- The Troubles I’ve Seen: Northern Ireland, Day 1
- Whiskey is a Food Group, Right?: Northern Ireland, Day 2
- Call Me Flower If You Want To: Northern Ireland, Day 3
- Where Did All These Irish Come From?: Northern Ireland, Day 4
- It’s Not a Conspiracy If It’s On a Plaque: Northern Ireland, Day 5
- Boa Hoo Hoo: Northern Ireland, Day 6
- All’s Quiet: Northern Ireland, Day 7
- All Time Favorites: Northern Ireland, Day 8
- Downtime, Uptime: Northern Ireland, Days 9 and 10
- Dublin Denouement: Northern Ireland, Days 11+
- Dublin Din-Din: Restaurant (and Hotel) Wrap-Up, Northern Ireland Post Scipt
Hi there! While we still think wrapping up the last few days of Dublin into one post makes sense (there really wasn’t that much that actually happened, as you read last time) we still realized as we put the thing together that if we took our usual time with describing meals and lodging that it would make for an extraordinarily long post. And so, since this is a free and gratis blog that can’t get itself in trouble with its advertisers (ha!) we’re going to slow our roll a little here at the end and give a separate look at where we stayed and what we ate in our last few days before returning home. In case you’re wondering just what exactly you’re in for today, here’s a quick summary: two yummy meals and one sub-mediocre hotel stay. So if that whets your appetite, read on!
On the day we arrived in Dublin we scooted right over to our hotel, the Wilder Townhouse. Presumably it was once the townhouse of somebody named Wilder (cool it there, Sherlock! yeah yeah…) but it is now a “Small Luxury Hotel of the World” which is a weird co-op of shmancy lodgings scattered all over the place. We only know about it because SLH may be independent but it has a relationship with Hyatt. Presumably, Hyatt is able to leaven the offerings on their website with these boutique-ish places and the SLH joints get added exposure. All that matters to us is that we get our Hyatt benefits at SLHes (in theory; hang on a sec) and during the pandemic Hyatt was making promotion in their points world obscenely easy. As a result, we are spending at least this year in the peak category, “Globalist”, so Hyatts give us all kind of bennies like automatic room upgrades, late check-out/early check-in etc… Well, the Wilder seems not to have received the memo, because the only way to describe the room we were in is “shoebox.” It was absurdly small, not just for a “luxury hotel” but even for a “Victorian squatter’s hovel”. I assume that’s a category. We have had bathrooms bigger than this room. Which, you know, we’re not totally precious about these things, but this being a special trip and all we had actually splashed out a bit on the lodging, and this is not how you want a special treat to play out. Compounding matters, the staff could not have given less of a crap about the situation, or the breach of policy. We could pay for an upgrade, but as I’ve already intimated the place already wasn’t cheap, so no thanks.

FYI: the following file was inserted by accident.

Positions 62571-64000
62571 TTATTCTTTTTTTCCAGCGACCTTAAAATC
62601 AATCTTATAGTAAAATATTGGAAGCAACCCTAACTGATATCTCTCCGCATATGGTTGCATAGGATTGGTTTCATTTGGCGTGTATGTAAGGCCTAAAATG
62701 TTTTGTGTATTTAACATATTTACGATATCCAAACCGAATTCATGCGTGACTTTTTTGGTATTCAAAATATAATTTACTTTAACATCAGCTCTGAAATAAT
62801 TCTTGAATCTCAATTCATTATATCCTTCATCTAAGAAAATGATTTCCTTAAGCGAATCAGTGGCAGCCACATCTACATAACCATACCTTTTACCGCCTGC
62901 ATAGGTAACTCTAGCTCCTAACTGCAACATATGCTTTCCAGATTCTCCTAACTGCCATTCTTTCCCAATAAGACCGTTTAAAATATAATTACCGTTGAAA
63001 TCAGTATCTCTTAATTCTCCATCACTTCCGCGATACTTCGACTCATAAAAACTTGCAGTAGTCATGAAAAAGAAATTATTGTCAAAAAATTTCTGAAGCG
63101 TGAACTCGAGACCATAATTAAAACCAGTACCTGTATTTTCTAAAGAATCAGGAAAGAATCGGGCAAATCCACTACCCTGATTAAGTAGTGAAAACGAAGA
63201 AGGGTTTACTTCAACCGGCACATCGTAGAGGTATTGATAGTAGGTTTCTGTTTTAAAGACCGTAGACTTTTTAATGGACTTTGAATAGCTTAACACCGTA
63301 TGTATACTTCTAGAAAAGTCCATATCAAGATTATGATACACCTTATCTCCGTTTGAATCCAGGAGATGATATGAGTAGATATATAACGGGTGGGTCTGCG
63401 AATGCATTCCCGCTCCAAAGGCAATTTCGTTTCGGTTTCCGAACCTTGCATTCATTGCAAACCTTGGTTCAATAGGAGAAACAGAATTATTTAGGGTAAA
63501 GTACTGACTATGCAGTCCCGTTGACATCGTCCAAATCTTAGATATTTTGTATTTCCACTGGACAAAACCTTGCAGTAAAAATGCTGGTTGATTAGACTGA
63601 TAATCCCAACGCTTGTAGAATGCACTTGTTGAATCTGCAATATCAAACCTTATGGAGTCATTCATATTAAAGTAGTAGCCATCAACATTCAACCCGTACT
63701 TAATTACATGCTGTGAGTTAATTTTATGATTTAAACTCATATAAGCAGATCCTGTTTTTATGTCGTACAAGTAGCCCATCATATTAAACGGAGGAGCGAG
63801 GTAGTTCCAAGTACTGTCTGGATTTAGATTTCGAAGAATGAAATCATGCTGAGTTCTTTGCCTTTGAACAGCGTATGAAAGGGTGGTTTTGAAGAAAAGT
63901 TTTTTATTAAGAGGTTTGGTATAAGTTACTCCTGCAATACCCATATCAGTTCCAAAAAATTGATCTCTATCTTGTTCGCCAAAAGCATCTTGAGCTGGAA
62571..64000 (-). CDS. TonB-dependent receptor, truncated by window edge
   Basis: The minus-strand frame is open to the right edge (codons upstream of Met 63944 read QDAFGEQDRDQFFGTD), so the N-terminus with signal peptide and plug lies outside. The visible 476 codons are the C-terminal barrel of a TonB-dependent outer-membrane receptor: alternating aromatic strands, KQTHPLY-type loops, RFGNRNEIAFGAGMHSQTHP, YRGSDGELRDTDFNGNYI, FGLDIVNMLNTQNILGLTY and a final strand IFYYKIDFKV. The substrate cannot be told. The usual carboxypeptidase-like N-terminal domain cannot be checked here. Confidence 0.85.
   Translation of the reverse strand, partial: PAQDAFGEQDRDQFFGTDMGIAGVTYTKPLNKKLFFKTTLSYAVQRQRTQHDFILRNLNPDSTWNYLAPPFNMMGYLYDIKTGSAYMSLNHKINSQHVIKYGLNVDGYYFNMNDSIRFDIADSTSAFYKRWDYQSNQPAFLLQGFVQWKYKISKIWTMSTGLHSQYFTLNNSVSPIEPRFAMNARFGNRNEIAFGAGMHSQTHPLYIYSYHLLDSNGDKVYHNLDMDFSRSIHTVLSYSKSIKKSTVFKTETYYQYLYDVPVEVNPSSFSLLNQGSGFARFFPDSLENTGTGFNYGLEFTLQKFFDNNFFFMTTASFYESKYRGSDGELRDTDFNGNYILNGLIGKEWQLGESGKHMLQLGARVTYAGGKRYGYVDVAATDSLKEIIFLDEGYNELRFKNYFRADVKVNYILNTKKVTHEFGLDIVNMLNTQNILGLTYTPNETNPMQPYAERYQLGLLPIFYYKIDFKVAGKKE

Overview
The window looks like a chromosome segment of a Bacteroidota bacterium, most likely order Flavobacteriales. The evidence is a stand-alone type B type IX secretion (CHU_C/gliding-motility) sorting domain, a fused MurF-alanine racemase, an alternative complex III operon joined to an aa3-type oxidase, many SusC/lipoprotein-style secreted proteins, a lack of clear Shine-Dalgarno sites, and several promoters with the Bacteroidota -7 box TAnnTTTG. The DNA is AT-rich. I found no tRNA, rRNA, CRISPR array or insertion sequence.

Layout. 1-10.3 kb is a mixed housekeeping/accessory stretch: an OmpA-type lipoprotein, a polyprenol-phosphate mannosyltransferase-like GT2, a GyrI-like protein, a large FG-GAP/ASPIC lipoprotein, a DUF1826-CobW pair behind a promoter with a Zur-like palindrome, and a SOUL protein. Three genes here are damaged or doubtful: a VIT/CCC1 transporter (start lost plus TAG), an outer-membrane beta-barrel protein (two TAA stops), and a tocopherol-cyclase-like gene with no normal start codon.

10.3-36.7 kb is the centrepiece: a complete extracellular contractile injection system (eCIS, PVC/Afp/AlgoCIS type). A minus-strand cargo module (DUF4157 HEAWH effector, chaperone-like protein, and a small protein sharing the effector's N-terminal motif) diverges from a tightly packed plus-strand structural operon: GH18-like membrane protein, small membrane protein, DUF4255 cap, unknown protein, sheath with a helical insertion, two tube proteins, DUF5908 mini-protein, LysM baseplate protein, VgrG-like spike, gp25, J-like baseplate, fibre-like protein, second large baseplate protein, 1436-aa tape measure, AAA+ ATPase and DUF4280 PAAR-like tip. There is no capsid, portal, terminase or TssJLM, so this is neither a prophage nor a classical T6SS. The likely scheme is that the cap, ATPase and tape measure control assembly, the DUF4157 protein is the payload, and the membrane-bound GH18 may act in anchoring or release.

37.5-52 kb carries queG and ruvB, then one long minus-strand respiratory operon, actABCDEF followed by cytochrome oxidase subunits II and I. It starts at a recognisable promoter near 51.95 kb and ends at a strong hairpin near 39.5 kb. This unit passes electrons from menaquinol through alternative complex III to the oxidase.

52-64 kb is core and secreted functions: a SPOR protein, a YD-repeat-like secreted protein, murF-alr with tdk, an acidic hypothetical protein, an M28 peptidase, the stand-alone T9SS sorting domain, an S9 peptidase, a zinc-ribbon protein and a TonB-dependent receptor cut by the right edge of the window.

As soon as we dropped our bags off in the Wilder (thus completely filling the room :p) we whipped up a few quick restaurant reviews and made for a neighborhood joint called 31 Lennox. It was midday on the weekend, which meant brunch! One of the strange frissions on this trip has been breakfast – either we’re in a hotel with an at-best mediocre buffet, or else we manage to swing something truly scrumptious in an actual restaurant. This was the latter, and it was really great. Lisa had a buttermilk fried chicken sandwich thing (we first had to ask if we could infer the word “fried” in the “buttermilk chicken” offering, which it turns out we could) and I had a perfect eggs benedict. I actually don’t care for the use of runny eggs in.. well, anything really. The one exception is benedict style. Go fig. It was a great way to reset our day after the bus travel and the less-than-stellar accommodation situation. We could also hear from all around us that this was by-and-large a local joint and not typically tourist fare. It’s a bit two-faced(?) of us to be so anti-tourist when we are being tourists ourselves, but that doesn’t change the fact that we take it universally as a good sign when everyone else in a restaurant seems to be a local. Gods only know what us being there signals to the locals.
We snacked our way through the evening, rummaging together a meat and cheese selection from a local Spar (that’s a 7-11 to my American friends); don’t judge us, you weren’t there. (heh) We compensated for such a meager supper by turning things up a couple of notches the next day at Suesey Street, whose tagline is “A Taste of Home in Every Bite.” This may very well be true, but they cheat by being super vague about where “home” is. I presumed France based on some of the things on the menu and the accent of the kid who was serving us, but Lisa swears he was just Irish of a region we hadn’t encountered. In any case, the food was excellent, the wine list was not extensive but was thoughtfully put together, and the décor & ambiance were nice enough that we had a rare moment of feeling like we maybe weren’t dressed well enough. Still, it was a quiet afternoon and as with any truly good service we were never made to feel uncomfortable with the situation. It was an excellent way to pass a meal.
And that’s what (else) we have to say about the end of the trip. Thanks for following along and we’ll see you next time!